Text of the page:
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topic 0016

Waste Water Treatment for zinc electroplating

adv.    Graus Chemicals - Wastewater


A discussion started in 1995 and continuing through 2013.
Add your Q. or A. to restore it to the "Current Topics" discussions.

(1995)

Q. Our company paints and Zinc plates automotive parts. We usually segregate the waste water from both the departments. But by accident, all the water got mixed up, and now we are having problems with the precipitation of Zinc. By the way, we use hydroxide precipitation to remove metals. We have been able to get down the Zinc concentration to 4 ppm using various chemicals, but not any lower than that. Our discharge limits are 2.61 (daily) and 1.48 (monthly).Various chemicals we tried : Caustic soda, Lime, Magnesium oxide, Ferrous sulfate, Calcium chloride, Sodium borohydride, Calcium polysulfide, two proprietary organometallic polymers. Any suggestions will be highly appreciated. Thanks in advance.

prasad s [last name deleted for privacy by Editor]
information service


Hazardous Waste Reducation in the Metal Finishing Industry
from Abe Books

or


Ferric Chloride

(1995)

A. I assume these values are after filtration, Prasad?

If not, your problem is easily solved -- you need to clarify or filter the wastewater.

My personal experience is that sulfide chemistry is often the most powerful precipitating method for zinc, like calcium polysulfide [adv: avail. from "Graus Chemicals], DTC (sodium diethyl dithiocarbamate) or Degussa's proprietary TMT15.

For this one-time troublesome batch, I suggest trying to lower the pH to about 5 and loading it up with your ferric chloride before raising the pH for the hydroxide precipitation. Filter out the precipitated zinc. Now treat the filtrate with the proprietary co-precipitant and the polysufide, DTC or TMT15. Naturally, do jar testing of this idea committing the whole batch. before Good luck.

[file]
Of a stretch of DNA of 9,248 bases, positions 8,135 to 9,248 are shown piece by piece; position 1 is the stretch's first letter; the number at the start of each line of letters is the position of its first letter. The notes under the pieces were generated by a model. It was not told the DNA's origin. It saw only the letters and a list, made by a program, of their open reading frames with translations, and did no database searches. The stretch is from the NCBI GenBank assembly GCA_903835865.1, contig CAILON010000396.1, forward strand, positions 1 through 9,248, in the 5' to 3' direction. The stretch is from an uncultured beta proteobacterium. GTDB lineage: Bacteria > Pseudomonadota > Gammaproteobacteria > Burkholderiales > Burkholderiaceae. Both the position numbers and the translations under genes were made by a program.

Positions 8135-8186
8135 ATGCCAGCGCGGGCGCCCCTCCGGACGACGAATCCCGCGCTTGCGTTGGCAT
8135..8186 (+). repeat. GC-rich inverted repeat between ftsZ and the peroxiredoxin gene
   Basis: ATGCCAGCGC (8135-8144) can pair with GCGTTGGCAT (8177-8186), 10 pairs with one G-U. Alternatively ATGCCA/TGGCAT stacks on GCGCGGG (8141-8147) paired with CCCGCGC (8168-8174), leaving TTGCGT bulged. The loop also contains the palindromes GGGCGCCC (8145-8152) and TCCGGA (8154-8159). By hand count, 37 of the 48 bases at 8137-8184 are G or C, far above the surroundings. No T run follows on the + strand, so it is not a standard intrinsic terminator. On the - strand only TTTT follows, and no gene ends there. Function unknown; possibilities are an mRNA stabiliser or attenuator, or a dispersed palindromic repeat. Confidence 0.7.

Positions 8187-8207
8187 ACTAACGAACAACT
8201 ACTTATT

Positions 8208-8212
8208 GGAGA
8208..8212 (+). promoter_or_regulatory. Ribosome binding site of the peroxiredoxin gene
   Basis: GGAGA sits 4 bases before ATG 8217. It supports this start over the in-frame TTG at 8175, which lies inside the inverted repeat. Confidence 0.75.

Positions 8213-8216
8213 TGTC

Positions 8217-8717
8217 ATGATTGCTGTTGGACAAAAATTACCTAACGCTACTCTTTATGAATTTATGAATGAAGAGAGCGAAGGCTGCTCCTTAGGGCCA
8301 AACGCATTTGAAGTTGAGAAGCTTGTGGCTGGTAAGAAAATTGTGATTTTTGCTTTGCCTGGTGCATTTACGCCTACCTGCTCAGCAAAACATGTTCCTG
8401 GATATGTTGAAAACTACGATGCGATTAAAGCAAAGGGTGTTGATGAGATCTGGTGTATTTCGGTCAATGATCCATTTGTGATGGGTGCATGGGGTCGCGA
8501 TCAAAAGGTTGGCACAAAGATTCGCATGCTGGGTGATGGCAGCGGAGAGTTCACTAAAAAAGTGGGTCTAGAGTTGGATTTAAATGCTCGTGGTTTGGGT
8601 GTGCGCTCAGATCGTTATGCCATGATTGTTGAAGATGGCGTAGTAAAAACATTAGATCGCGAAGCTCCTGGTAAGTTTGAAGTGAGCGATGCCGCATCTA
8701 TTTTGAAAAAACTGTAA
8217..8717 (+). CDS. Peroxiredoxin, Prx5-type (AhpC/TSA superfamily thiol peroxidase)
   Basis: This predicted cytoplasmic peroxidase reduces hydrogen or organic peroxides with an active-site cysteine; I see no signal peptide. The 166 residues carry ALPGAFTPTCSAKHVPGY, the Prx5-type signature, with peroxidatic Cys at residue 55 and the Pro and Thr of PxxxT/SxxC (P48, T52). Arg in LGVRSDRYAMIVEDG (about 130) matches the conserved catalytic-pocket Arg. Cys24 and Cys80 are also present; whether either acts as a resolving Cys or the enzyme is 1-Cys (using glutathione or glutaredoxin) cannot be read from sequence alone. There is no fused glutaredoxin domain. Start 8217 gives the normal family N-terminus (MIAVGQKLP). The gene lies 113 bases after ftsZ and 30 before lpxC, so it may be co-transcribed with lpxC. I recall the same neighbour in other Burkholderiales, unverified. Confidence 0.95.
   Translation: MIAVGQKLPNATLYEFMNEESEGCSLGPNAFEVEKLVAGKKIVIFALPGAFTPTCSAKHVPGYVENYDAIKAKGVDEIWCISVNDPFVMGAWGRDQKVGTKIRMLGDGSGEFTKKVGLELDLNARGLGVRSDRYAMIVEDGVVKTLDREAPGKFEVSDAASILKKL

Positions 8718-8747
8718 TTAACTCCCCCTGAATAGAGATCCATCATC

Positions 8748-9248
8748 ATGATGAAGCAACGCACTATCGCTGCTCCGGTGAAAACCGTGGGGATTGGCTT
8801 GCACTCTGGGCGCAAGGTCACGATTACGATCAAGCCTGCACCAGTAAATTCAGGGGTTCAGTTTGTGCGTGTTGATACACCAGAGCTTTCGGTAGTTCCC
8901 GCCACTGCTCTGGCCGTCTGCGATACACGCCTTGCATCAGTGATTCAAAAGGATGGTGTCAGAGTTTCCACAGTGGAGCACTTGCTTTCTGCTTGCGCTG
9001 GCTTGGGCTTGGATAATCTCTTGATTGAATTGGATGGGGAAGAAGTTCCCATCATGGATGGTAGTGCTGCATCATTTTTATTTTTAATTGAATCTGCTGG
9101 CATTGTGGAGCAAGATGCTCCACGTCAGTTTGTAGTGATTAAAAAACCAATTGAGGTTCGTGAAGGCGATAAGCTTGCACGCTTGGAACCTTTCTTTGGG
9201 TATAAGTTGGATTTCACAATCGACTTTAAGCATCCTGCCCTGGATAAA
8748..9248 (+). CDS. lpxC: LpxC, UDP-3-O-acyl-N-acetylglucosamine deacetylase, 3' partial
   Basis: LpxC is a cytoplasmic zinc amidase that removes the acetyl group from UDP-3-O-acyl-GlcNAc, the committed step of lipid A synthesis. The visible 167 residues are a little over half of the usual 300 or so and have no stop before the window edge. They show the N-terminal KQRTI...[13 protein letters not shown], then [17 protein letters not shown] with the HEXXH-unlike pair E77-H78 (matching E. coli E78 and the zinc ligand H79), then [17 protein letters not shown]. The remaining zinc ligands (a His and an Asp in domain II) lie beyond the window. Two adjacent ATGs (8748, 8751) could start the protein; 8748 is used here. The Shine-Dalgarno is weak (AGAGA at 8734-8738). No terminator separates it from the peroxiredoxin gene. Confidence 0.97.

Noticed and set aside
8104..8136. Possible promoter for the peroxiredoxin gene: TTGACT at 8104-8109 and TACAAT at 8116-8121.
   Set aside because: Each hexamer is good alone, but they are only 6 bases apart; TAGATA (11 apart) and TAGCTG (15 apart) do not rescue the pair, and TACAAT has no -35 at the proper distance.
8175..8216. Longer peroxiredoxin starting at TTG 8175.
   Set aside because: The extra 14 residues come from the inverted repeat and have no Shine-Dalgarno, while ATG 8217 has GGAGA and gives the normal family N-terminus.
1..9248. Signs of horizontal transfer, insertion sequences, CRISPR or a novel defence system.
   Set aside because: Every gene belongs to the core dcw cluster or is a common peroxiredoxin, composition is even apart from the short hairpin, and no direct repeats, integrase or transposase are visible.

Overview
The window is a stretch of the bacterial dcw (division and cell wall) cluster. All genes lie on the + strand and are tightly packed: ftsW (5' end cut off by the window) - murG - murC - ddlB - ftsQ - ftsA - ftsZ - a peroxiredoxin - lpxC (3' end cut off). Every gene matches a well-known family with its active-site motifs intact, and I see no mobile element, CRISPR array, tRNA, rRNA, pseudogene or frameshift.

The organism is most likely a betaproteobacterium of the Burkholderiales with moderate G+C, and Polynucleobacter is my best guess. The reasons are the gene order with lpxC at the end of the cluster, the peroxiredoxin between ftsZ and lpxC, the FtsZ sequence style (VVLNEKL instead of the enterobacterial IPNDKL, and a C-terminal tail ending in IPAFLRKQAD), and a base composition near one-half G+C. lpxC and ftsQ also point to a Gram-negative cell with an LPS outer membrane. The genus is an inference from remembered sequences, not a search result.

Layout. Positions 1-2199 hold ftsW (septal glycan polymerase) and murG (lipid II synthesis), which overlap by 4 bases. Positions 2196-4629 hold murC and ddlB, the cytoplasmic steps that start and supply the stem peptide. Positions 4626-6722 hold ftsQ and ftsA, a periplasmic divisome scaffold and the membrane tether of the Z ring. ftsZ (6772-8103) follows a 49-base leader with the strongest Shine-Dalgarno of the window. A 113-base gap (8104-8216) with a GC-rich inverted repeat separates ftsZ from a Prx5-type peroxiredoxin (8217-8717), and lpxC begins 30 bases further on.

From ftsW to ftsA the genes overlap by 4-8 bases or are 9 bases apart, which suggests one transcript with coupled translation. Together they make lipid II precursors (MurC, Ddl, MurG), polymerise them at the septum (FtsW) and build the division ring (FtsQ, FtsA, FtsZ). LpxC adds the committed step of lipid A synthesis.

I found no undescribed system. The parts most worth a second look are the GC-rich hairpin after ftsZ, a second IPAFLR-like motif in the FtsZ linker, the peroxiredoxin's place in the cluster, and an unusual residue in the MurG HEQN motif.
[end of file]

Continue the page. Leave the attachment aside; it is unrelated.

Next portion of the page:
Ted Mooney, finishing.com Teds signature
Ted Mooney, P.E.
finishing.com
Pine Beach, New Jersey



(1995)

Q. Dear Mr. Mooney :  

Thank you for your reply. I forgot to mention, but we tried the carbamate too. Yes, we are filtering the effluent. Since my last letter, we had successfully precipitated out zinc using Magnesium Oxide and a proprietary organometallic polymer 326-C. But now we are having problem removing Nickel. This is not caused by 326-c. We had the problem with Nickel to start with. One more chemical we tried in the last couple of days is Ferric Chloride at around pH 8.0. Please suggest any chemicals to remove Nickel and at what pH, they work best. Thanks again for your reply. -Prasad.

prasad s [returning]
information service


(1995)

A. Hi, Prasad.

1). When you describe all these things they you have tried, they hopefully were each tried on small samples of the waste. You should not attempt treating the whole batch without lab scale beaker tests first to verify that they work, or you will end up with a large volume of witches' brew that already contains large amounts of a dozen different precipitants, and it just keeps getting harder and harder to treat.